MANSFIELD Jayne

Everybody knows Jayne Mansfield (1933-1967)! Is that so sure ?
Vera Jayne Palmer visited Hollywood for the first time when she was thirteen. After a tour of Twentieth Century Fox Studios, she and her mother went to the Brown Derby for lunch. Jayne spotted The Great Gildersleeve radio stars Dennis Day and Harold Peary, and asked for their autographs. "You know Mama," she said when she returned, "one day some other young girl is going to make her way across this room and ask for my autograph."
At a party on Christmas Eve, 1949, Jayne met Paul Mansfield. They fell in love, and were married on January. Their daughter Jayne Marie Mansfield was born on November 1950. Well aware of his wife's Hollywood ambitions, Paul thought becoming a mother would distract her. He was wrong. Though she was thrilled with the birth of her daughter, Jayne had not faltered in her dream to become a star. The war in North Korea started, and Paul had to leave for Army reserve duty. Before leaving, he relented and promised her that when it was over, the family would move to Hollywood. Two years later, the Mansfield family started out for California. Paul would stay only four months. They divorced and he went back to Dallas. Nonetheless, Jayne kept the name Mansfield because she thought it sounded illustrious.
Jayne was on her way to becoming a celebrity when she attended a Mae West performance at the Latin Quarter. After the show, Jayne was also on her way to falling in love-with 1956 Mr. Universe Mickey Hargitay, who was working as one of Mae's musclemen in the show.
Jayne's career continued to prosper. In 1956, she starred in "The Girl Can't Help It," a successful film that satisfied the public's demand for anything rock and roll related. The musical talent of Little Richard, Gene Vincent and the Blue Caps, Fats Domino, The Platters and Julie London accompanied Jayne and her co-stars, Tom Ewell and Edmond O'Brien. When she earned the lead in "The Wayward Bus," based on John Steinbeck's best-selling novel, Jayne captured the persona of her character and the critics took notice. Next, Jayne took her Broadway role as Rita Marlowe to the big screen in the film version of "Will Success Spoil Rock Hunter?" Once again, "Rock Hunter" was a success, and so was Jayne. Fox then placed her in "Kiss Them For Me" alongside Cary Grant, whom she found to be "one of the most marvelous men I've ever met." During this time she purchased a Mediterranean style mansion on Sunset Boulevard. In keeping with her distinct decorative taste, the mansion would soon become known as "The Pink Palace."

Before she left to film "The Sheriff of Fractured Jaw" in England, Jayne and her family spent four weeks in Las Vegas. She had been asked to appear in nightly performance at the Tropicana, where she sang, danced and joked with the audience. Jayne loved being able to personally interact with her fans, and the Tropicana loved the crowd she drew. Her performance brought in a packed house every night. It was the beginning of a long-standing, highly successful nightclub career for Jayne. Several years later she returned to Las Vegas, this time at the Dunes Hotel. Though she began touring with her act, Jayne's stage performances were not limited to nightclubs. She renewed her involvement in the theater, most notably in an acclaimed production of "Bus Stop." "As the chanteuse being abducted by the lonesome cowboy, Miss Mansfield can hardly help stealing scenes," said a critic. "But oft times the scenes are earned rather than stolen, it turns out the lady is endowed with a comedic talent." She also dabbled in television, with cameo appearances on "The Alfred Hitchcock Hour," "Jack Benny Program," "Burke's Law" and "The Steve Allen Show." Ultimately, Jayne juggled a career that encompassed almost every media facet. Unfortunately, as so often happens in Hollywood, Jayne and Mickey's relationship had become strained. They decided to divorce in August 1964, but always remained good friends.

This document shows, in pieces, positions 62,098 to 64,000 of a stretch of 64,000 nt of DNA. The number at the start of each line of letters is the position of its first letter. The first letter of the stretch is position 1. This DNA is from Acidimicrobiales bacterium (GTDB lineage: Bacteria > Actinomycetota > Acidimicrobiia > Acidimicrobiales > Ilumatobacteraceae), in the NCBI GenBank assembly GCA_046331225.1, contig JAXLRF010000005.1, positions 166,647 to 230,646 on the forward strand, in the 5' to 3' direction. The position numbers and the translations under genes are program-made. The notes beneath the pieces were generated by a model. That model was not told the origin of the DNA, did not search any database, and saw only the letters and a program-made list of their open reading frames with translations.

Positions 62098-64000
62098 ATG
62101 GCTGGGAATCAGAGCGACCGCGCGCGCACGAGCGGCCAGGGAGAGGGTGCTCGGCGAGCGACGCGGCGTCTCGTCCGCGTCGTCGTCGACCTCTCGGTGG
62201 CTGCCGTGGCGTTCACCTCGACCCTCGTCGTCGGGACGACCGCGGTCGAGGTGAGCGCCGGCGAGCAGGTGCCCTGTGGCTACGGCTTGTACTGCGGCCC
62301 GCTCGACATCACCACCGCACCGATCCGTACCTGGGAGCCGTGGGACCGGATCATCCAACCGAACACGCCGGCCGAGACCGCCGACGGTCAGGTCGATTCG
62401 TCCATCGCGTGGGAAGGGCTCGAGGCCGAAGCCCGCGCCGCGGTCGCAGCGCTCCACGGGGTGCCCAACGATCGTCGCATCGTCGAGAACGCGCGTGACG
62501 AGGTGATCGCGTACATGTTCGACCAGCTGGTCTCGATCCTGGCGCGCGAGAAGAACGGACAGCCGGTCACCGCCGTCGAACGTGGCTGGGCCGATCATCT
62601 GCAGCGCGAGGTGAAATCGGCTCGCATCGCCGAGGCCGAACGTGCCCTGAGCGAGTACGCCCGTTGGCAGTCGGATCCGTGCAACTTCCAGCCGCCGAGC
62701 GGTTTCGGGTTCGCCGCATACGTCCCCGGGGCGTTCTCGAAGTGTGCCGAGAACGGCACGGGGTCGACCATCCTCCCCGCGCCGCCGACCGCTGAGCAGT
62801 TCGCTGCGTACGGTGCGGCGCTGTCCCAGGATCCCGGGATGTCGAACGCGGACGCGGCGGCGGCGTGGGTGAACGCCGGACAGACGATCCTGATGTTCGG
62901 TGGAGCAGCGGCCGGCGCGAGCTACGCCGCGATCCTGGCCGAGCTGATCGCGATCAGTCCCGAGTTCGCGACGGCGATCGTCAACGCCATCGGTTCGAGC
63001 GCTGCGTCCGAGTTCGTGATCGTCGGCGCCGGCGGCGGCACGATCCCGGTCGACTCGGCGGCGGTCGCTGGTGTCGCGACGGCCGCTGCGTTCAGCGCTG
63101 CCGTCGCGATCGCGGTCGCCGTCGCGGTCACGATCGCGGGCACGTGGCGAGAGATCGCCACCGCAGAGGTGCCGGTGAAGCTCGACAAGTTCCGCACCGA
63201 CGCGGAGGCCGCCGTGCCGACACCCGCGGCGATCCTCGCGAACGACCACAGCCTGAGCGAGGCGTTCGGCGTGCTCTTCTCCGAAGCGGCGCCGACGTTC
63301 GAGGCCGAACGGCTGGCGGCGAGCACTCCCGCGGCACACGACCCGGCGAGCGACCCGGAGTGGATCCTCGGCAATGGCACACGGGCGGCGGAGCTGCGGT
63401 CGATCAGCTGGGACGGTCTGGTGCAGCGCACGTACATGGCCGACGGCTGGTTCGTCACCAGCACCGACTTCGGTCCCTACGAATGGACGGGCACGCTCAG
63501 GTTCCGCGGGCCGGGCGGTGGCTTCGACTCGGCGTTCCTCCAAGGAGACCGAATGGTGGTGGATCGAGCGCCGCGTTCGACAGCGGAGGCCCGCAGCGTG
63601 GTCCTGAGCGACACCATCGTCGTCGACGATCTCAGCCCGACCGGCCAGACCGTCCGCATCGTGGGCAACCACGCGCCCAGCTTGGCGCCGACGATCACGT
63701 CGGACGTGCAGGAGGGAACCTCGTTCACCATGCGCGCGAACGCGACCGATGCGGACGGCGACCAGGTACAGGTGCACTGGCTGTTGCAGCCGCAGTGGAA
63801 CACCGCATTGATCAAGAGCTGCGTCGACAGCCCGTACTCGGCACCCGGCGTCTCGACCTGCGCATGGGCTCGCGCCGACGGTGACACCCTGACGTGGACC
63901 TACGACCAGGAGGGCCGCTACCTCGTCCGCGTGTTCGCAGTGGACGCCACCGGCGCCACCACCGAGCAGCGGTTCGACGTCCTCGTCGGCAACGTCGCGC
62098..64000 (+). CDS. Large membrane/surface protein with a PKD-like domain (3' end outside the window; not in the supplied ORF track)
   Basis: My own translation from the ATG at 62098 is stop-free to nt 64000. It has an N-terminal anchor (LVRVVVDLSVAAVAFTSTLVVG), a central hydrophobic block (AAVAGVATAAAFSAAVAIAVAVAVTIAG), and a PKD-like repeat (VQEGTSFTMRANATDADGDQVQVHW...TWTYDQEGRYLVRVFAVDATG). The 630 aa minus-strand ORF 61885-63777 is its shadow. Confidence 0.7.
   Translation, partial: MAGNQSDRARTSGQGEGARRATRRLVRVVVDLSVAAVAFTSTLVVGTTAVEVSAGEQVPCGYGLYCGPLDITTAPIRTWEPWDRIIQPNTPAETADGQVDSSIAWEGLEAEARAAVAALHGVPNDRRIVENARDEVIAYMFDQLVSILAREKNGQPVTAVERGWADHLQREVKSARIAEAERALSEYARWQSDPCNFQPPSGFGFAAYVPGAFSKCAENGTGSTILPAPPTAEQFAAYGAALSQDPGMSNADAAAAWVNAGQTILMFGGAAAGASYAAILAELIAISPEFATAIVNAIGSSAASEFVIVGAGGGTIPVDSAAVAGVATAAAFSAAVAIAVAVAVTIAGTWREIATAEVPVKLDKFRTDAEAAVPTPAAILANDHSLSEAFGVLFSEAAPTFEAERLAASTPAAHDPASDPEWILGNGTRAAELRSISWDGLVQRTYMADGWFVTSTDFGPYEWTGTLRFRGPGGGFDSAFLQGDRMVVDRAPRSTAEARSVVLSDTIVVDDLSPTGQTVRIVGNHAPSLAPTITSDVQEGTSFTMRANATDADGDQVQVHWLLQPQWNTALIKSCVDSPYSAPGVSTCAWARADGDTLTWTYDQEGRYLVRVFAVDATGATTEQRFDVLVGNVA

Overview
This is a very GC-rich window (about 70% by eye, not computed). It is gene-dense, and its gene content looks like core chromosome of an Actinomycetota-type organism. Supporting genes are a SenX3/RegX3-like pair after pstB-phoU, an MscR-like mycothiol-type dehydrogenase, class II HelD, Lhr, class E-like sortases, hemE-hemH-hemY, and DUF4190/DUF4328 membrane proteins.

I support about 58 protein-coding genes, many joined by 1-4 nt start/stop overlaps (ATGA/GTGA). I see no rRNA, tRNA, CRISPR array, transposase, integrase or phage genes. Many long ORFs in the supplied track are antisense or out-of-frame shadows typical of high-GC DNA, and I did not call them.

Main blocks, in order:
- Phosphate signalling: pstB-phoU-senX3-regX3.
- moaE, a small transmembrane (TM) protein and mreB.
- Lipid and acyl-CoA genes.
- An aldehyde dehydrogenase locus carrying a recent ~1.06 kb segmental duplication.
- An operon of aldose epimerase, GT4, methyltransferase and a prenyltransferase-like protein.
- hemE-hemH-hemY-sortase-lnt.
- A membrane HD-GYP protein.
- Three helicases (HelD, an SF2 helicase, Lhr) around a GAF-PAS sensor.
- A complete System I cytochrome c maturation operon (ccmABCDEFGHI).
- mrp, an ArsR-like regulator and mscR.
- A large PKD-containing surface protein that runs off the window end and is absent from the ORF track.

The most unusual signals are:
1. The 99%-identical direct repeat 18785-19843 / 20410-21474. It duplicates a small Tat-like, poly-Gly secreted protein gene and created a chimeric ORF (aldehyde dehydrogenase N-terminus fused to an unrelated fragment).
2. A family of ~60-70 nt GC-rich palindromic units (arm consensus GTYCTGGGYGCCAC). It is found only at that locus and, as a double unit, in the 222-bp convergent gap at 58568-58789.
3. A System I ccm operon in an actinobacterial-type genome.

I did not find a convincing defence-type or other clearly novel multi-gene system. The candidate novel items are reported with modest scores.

In 1967, Jayne's life was still moving at full speed. "I will never be satisfied," she said in an interview. "Life is one constant search for betterment for me." Her time was split between a Southern nightclub tour and the production of "Single Room, Furnished," a drama that would become her last film. "Furnished" was directed by Matt Cimber, who Jayne met on the set of "Bus Stop" and later married. On June 29, Jayne was riding in front with Ronnie Harrison and lawyer Sam Brody on the way from a Mississippi nightclub engagement. Her children, Mickey Jr., Zoltan and Mariska sat in the back. As they rounded a curve on a dark stretch of road, the car slammed into a slowed semi. Though the children survived with minor injuries, everyone sitting in the front was killed instantly. The world was stunned. Jayne's personality was so vibrant, her career so vivacious, that it was impossible to believe she was gone. At 34, she had already earned a special place in the hearts of millions.


Listen to Jayne answering the phone in that song... she was sure a funny girl !!!

That makes it ! (1 track)

1 comment:

mook said...

WOW! I had no idea she sang. Everyone knows here more or less for her movies and/or the tragic way she died.

L